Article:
RyanAir closed down the airlines base of operations at Vienna Airport at the end of May, but a last minute deal with around 80% of the remaining crews means operations will resume on July 12th but with around 82 staff fired for refusing new contracts.
However, this will not be the Lauda once envisioned as a major force for tourism and travel in Central Europe. Instead the airline will offer itself as a wet lease charter operation to other airlines who need the capacity at bargain rates.
Quite what RyanAir will do with it long term is hard to work out, they don’t know the answer themselves.
South African Airways
The latest plans show the airline is to be shrunk to just 13 aircraft from 40, and then slowly increase that to 26 by 2023, with first profits forecast in 2024.
Projected losses have been cut by about 45% by the latest proposal and the government is said to be giving consideration to approve it.
The mere idea of SAA ever being profitable is extraordinary and it will take an iron will and a strong management team to make it happen. And the government needs to leave it alone to do its job if it’s ever going to have a chance.
KLM is expecting to have 80% of its European network up and running in July, increasing that to 95% during August, totalling 11,000 flights.
It’s also gearing up for 2,000 long haul flights in August as it’s freighter commitments wind down.
KLM has been quick to restart, making sure it’s hub at Amsterdam is in prime position for transit traffic. Throughout the pandemic for example KLM was one of the only passenger operators flying into U.K. airports, even if it was at minimal levels.
A common theme with low cost airlines is their speed of service restoration and Spirit, who cut capacity by 90% in May, are looking at restoring 80% in July.
The airline plans to fly some 550 flights a day and is returning to most of its key destinations.
At Baltimore-Washington for example, it will go from zero to twenty-five flights a day, restoring full operations.
Virgin Atlantic are restarting their passenger services to San Francisco, Los Angeles, Shanghai, Hong Kong, Tel-Aviv, New York and Washington DC in July through August.
They also plan restorations to Bridgetown and Orlando but only from London Heathrow. Flights to Orlando will only resume from Manchester and Belfast in 2021.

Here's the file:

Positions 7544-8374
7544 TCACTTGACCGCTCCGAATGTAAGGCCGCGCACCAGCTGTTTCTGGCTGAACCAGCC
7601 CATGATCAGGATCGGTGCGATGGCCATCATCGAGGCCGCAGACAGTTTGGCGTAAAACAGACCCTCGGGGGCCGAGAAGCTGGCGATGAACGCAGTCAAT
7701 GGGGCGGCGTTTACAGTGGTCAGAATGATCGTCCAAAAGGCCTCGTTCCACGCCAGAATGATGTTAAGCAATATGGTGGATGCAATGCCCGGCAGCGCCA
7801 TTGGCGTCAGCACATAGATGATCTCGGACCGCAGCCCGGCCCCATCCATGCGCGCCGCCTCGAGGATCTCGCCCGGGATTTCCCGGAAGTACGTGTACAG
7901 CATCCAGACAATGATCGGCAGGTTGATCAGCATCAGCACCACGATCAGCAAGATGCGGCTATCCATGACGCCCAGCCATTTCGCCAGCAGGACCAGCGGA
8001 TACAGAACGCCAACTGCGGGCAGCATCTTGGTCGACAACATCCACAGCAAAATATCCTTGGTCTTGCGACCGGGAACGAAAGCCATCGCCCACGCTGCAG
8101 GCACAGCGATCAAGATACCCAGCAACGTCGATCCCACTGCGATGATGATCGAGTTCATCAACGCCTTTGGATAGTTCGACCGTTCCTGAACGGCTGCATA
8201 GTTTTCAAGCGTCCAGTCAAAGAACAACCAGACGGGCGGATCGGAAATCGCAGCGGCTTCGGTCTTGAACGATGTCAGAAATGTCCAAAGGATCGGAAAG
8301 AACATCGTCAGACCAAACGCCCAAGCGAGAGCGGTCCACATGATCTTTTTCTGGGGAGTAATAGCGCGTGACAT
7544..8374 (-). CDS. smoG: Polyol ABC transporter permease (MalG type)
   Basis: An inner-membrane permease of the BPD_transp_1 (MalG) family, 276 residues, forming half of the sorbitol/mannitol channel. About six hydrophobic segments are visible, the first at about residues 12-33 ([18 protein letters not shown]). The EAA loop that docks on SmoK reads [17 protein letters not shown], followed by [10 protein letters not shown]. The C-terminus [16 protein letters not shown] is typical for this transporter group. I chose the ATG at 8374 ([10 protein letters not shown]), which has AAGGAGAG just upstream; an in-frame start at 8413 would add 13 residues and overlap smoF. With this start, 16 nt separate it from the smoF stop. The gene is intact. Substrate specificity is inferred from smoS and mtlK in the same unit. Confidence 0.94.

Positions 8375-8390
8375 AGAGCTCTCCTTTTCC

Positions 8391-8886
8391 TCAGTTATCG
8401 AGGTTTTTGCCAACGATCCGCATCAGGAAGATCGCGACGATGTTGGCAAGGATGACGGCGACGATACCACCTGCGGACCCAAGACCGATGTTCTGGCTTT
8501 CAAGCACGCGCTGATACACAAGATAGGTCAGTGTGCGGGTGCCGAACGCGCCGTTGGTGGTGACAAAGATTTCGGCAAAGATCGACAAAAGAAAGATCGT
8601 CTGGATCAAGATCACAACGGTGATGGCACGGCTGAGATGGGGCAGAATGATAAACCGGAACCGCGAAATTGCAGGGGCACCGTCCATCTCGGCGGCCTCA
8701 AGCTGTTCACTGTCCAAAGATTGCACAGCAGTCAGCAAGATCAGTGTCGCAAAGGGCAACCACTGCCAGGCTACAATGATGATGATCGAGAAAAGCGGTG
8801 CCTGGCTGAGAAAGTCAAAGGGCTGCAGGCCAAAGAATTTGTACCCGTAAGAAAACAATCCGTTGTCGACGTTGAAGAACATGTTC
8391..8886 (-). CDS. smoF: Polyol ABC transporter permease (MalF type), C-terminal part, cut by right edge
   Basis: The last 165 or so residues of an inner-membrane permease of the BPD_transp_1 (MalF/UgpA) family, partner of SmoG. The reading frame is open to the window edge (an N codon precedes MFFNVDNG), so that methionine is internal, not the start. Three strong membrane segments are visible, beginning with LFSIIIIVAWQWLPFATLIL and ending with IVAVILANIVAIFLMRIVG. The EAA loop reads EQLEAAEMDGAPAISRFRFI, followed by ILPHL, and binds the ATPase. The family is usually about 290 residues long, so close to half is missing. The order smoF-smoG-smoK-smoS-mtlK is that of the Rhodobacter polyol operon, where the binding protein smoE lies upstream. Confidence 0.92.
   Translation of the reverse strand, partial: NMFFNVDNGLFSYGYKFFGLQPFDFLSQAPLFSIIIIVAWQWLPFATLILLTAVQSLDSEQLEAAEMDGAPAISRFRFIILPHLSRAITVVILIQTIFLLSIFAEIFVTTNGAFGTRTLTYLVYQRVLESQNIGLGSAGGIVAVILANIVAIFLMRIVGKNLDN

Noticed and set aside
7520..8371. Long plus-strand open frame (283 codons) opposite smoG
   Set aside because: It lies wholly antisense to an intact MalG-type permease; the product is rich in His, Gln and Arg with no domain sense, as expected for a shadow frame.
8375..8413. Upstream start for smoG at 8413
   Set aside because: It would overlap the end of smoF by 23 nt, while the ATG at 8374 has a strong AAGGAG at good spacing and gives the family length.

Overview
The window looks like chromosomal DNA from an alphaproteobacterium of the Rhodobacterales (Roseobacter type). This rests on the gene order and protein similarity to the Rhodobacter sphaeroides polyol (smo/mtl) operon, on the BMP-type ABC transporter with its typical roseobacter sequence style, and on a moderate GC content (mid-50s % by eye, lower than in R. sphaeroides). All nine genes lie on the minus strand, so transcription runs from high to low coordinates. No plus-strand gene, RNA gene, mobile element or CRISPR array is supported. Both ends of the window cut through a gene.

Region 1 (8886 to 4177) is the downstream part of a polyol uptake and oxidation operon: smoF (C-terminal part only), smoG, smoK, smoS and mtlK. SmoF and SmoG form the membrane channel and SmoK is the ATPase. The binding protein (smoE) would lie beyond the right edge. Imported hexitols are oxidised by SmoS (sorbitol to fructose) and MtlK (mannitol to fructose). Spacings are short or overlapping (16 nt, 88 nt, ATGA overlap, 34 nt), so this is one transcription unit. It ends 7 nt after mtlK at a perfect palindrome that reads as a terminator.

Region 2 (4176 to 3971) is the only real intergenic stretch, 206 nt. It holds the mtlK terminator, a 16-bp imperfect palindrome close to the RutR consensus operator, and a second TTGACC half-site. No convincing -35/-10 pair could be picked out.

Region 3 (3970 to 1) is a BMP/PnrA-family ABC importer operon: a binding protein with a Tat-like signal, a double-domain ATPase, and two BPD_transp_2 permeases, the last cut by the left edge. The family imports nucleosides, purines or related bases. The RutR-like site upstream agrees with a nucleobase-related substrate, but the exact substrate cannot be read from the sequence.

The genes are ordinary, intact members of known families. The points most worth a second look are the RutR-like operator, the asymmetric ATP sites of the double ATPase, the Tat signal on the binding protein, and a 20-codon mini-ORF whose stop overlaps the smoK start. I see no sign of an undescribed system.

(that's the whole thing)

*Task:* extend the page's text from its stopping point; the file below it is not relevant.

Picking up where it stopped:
Trump’s travel ban which stops any foreign executives working in the US even temporarily is likely to have an impact on any business travel. Huge increases in Covid cases in many states will also put off travellers, as the US seems to have totally given up trying to stop the pandemic and is sleepwalking into rising death tolls.
The airline will also only be flying out of Terminal 2 at Heathrow as the airport doesn’t want to open T3 where Virgin Atlantic, Delta, American, Finnair and some BA flights depart from. There just isn’t enough demand yet.
Lufthansa paid all of its staff early this month to make sure that salaries due on the 26 June wouldn’t be affected by what looks like almost certain insolvency, and bankruptcy protection will have to be declared.
With only 38% of shareholders signed up to even attend the emergency meeting on 25th June that can approve the bailout provided by banks and the state and federal governments, it’s looking bad. The airline needs 67% of shareholders to approve the deal. Most vocal is Hans Heinrich Tielman, who has some 15.5% of the shares and is the largest single shareholder. He’s opposed to the deal and has been talking directly with the government who are trying to persuade him to agree.
Lufthansa says it’s ready for the insolvency process if it has to take that path, but it will mean swingeing job cuts and route terminations, as well as multiple aircraft retirements.